When I was fifteen years old, I had a crisis of faith. My parents (mom and step-father) had divorced two years earlier. I lived with my aunt, a godly woman, who influenced me to begin studying the Bible to find answers to some of the life questions with which I was wrestling. However, at fifteen I was about to chuck it all. I had been attending my aunt’s church and studying the Bible on my own using my young idealistic lens and very quickly discovered that what I read in the Bible didn’t always add up. I had been baptized, and just twelve months into this new way of living, I was having the first of what would be many crises of faith. I was unaware that such crises would become characteristic of my spiritual journey. Many of you have heard me say that faith doesn’t come easy for me. Over and over, I have had to revisit and reanalyze the reasons for my faith. During that very first crisis, I was most definitely an idealistic teenager whose faith I today characterize as “Bible-anity” rather than Christ-ianity. I was endeavoring to be a “scripturian” rather than a Christian, and I was about to be rattled to my core.
Without getting into all the details, suffice it to say that I couldn’t a Christian who could answer my questions to save my life. Then in what I can only explain as a “guided encounter” my path crossed that of a pastor, and I left my home and went to live with him for about two months about three hours away. I had so much to learn and lots to unlearn. I had difficult questions, and I’m sure I drove my new pastor friend crazy, but he very patiently helped me find the answers I was seeking. Although it took me another year before I began to really see God’s love for me, this was the beginning of my tumultuous journey towards believing in a God who is love.
Fast forward to twenty years later. Last summer my path again crossed that of my pastor friend. I was so stoked to be able to reconnect with my old friend and my first mentor during a series I gave here in West Virginia. To make a long story short, this reunion led to an invitation to go to a Christian school in Bluefield, WV (about an hour-and-a-half from my home in Lewisburg) where he and his wife are currently pastoring and give a series of presentations to the young people at their school.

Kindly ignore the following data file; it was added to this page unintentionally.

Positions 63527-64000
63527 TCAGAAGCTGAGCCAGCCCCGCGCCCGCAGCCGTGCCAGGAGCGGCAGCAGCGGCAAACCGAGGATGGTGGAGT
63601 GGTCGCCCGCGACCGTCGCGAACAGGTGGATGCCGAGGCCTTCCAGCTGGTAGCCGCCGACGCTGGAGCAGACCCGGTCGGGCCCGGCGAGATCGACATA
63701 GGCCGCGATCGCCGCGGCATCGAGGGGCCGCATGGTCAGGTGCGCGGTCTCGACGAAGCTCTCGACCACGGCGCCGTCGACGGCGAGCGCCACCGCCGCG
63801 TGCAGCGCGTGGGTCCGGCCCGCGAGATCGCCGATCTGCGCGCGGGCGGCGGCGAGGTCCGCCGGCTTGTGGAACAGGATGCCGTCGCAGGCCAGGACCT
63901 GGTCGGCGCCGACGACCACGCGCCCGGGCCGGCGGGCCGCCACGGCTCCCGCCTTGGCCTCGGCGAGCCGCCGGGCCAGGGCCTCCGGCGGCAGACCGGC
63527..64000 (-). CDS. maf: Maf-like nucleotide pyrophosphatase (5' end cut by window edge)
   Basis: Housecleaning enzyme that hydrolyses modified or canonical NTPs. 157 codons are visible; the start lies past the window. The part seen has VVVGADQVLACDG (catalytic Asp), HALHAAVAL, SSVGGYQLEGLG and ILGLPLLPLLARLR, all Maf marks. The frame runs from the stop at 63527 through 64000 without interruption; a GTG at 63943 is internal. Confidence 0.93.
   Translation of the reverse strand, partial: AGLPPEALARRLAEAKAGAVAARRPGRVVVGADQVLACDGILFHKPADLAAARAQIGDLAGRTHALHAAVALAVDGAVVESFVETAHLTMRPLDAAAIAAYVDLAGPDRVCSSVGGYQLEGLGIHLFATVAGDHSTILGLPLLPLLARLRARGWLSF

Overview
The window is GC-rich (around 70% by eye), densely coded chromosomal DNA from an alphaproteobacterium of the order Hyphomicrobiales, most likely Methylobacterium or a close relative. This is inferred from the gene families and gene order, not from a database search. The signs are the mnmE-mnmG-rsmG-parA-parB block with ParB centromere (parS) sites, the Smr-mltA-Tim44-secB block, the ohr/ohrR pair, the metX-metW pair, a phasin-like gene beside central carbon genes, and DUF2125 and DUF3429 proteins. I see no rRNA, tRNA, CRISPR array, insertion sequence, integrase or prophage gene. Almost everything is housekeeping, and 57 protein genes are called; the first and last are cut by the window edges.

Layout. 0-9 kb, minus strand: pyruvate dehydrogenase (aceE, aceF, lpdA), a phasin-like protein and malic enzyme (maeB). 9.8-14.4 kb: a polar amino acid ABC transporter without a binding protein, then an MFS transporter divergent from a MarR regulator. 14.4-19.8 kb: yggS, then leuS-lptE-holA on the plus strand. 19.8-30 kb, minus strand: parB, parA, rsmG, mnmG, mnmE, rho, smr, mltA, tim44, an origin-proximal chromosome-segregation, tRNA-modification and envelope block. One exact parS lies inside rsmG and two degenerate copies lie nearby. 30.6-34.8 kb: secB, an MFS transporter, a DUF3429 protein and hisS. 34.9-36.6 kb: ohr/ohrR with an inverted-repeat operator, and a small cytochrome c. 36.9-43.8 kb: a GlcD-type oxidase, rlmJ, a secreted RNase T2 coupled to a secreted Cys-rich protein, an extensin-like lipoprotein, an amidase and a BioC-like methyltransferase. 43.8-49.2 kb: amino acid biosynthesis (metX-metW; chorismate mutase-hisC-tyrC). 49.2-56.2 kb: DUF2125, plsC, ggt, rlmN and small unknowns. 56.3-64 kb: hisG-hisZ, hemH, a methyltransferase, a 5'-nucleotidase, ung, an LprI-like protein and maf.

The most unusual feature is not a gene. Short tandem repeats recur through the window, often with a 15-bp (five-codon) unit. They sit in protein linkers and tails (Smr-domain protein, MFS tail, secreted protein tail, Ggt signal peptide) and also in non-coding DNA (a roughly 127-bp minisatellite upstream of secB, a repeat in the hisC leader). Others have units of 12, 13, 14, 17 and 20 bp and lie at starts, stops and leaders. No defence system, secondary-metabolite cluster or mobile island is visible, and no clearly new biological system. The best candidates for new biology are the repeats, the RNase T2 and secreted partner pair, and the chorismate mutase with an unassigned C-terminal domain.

We spent the entire week examining subjects like why one should believe in Jesus and the dramatic and radical impact Jesus makes not only on our belief in a God but our understanding of the kind of being that God is. We ended this week’s presentations with a look at the Victory of Christ on the Cross and what that reveals about the character of our God.
Without exception, each student there made a decision to fully surrender, to not just be a believer in but a follower of Jesus, or, at the very minimum, commit to giving God a chance by getting to know Him through the lens of Jesus rather than through the lens of religion. It was a fantastic week on so many levels for all of us.
I want to thank all of you who were praying for the success of this event. This weekend, beginning tonight, I will be in Palo Cedro, CA, doing the new series we are offering this year on forgiveness. A key element of Jesus’ good news about the Kingdom was the establishment of a new paradigm of seeing, understanding, and experiencing God’s forgiveness. The radical elements of Jesus message on God’s forgiveness attracted sinners and upset the religiously conservative of his day. Among other things, Jesus’ “new” teaching about the Father’s forgiveness led to his crucifixion. It’s challenging for some, but many others hunger for the gift Jesus gives us as they encounter our universal human dilemmas. If you’re in the area, come hang out with me this weekend. I’d love to meet you or, if we have met before, see you again. And if you can’t make it, please be praying tonight and all day tomorrow for me. I truly appreciate it when you pray for these events. The world is a different place because of your prayers.
Wherever you are today as you read this message, keep living in love and loving like Christ. Keep building the Kingdom.
Much love to you all,